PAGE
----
African Nations Weigh Strategies as Economic Toll of COVID-19 Mounts
Countries around the world are beginning to open shuttered economies as the COVID-19 outbreak continues. Many leaders want answers about the cause of the outbreak. Some have demanded compensation or debt forgiveness from China for the global harm the virus has wrought.
In Africa, some are calling for solidarity in the face of the crisis and saying that it should start with sharing the economic burden of rebuilding.
“It’s just an apocalyptic moment, and I don’t think we seem to be taking it as seriously as we should,” Ghanaian Finance Minister Ken Ofori-Atta said in an interview with the Center for Global Development. “Given the way the world came together following the Second World War, I think we are facing something like that.”
China experts believe major concessions relating to debt forgiveness are not likely to happen.
“The Chinese attitude towards that, to begin with, is quite resistant,” Yun Sun, director of the China program at the Stimson Center, a policy research center, told Voice of America. “It doesn’t mean that China will not engage in, for example, debt renegotiation or debt restructuring or even postponement to owe for a longer grace period for the African countries to pay back their debt. But I think a blanket debt forgiveness is not in the cards.”
International organizations may be unable or unwilling to put economic pressure on China, but African countries do have some options. This is particularly true relating to the One Belt, One Road (OBOR) project, which finances roads, railways and ports to expand trade. OBOR loans to Africa totaled about $146 billion between 2000 and 2017.
Tanzanian President John Magufuli recently announced that he is canceling a $10 billion Chinese loan to build a port in Bagamoyo. His predecessor, Jakaya Kikwete, signed the loan. In a widely published statement, Magufuli characterized the terms and conditions of the loan as so ridiculous that “only a drunkard” would accept them.
Nigeria’s House of Representatives has demanded a review or cancellation of the latest China loans on the principle of “force majeure” — unforeseeable circumstances that prevent a contract from being fulfilled. Because the National Assembly was not clear on how most of the loans were taken and used, the lawmakers want an investigative committee to scrutinize all Chinese loans dating back to 2000.
Other observers have weighed various strategies for putting pressure on China to negotiate with debtor nations. These include closing Chinese culture centers known as Confucius Institutes, threatening to resume diplomatic relations with Taiwan, or expelling Chinese workers.
To date, African nations have maintained hope that China will come to the negotiating table.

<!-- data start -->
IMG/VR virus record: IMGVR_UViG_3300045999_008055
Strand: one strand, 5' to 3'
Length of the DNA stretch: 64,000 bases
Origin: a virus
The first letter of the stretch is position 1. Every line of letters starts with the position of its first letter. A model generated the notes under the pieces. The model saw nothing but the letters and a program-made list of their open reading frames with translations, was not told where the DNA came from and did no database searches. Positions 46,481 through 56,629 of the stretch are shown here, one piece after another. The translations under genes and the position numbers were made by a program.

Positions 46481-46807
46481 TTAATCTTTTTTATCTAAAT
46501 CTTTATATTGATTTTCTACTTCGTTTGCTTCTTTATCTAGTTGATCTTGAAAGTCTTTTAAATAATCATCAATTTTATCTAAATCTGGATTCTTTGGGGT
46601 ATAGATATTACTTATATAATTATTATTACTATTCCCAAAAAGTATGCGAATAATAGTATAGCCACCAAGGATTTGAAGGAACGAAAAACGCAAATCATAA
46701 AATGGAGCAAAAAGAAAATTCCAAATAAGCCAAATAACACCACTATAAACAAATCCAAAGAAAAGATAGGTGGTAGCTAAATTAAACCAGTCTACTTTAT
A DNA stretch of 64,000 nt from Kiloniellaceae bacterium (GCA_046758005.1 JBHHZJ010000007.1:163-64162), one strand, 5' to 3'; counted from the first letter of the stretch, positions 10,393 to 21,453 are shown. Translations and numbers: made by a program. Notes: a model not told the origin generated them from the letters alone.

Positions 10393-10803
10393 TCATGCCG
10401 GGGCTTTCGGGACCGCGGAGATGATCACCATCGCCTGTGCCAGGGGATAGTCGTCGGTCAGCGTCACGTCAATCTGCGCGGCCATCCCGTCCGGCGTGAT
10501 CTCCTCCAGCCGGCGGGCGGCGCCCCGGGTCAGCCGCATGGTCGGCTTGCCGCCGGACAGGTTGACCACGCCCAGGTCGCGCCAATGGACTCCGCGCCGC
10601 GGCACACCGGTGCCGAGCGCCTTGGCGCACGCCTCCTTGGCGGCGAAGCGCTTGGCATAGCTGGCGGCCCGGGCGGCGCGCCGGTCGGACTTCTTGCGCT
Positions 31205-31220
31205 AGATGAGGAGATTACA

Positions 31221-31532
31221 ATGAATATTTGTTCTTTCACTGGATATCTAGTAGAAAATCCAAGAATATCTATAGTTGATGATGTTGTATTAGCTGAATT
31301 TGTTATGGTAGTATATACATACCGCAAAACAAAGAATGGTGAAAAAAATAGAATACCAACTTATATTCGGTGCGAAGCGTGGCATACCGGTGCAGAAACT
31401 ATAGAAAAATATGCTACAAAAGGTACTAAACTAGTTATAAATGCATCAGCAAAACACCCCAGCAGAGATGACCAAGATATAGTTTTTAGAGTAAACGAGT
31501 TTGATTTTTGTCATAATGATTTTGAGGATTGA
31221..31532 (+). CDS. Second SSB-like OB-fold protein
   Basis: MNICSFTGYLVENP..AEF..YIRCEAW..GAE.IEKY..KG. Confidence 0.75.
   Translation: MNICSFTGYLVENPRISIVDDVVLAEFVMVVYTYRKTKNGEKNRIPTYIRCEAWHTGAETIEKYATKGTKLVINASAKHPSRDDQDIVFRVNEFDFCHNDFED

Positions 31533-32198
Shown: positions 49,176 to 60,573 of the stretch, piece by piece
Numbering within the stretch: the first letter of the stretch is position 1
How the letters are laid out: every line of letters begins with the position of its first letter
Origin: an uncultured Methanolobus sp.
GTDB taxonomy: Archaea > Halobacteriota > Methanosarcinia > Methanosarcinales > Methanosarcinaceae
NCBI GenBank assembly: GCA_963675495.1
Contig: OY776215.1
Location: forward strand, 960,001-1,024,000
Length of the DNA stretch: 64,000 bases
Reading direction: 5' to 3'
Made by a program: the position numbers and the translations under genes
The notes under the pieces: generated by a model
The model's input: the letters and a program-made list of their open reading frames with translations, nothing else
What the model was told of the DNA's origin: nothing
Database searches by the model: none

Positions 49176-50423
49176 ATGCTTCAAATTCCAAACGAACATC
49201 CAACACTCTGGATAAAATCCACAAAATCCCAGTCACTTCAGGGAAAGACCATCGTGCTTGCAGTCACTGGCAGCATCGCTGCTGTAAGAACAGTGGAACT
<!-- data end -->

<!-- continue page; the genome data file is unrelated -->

“This is another imposition from outside that is exacerbating the position we are in,” Ofori-Atta of Ghana said. “My feeling is that China has to come on stronger. Our African debt to China is $145 billion or so, $8 billion in payments this year and about $3 billion of that is interest. That needs to be looked at.”
China is considering several responses to calls for debt relief, including the suspension of interest payments on loans from the country’s financial institutions, Financial Times reported.
“We understand a lot of countries are looking to renegotiate loan terms,” said a researcher at the China Development Bank, a Chinese “policy bank” that helps spearhead hundreds of billions of dollars in lending to OBOR projects around the globe. “But it takes time to strike a new deal, and we cannot even travel abroad right now,” said the researcher, who spoke on the condition of anonymity. “The loans are not foreign aid. We need to at least recoup principal and a moderate interest.”
In April, the Group of 20 (G20) major economies, including China, agreed to suspend payment obligations on bilateral debt — a loan agreement between a single borrower and a single lender — owed by the world’s 77 poorest nations through the end of the year. The goal was to free up more than $20 billion that poor governments could use to bolster their health systems.
Kenya declined the offer because terms of the deal were too restrictive, Finance Minister Ukur Yatani said in a Reuters interview. Kenya is instead negotiating with creditor countries, including China, to secure moratoriums on debt service payments for about a year.
“The G20 debt relief initiative does not offer optimal benefit given the structure of Kenya’s debt portfolio,” Yatani said. “Every country adapts to the situation based on its own circumstances.”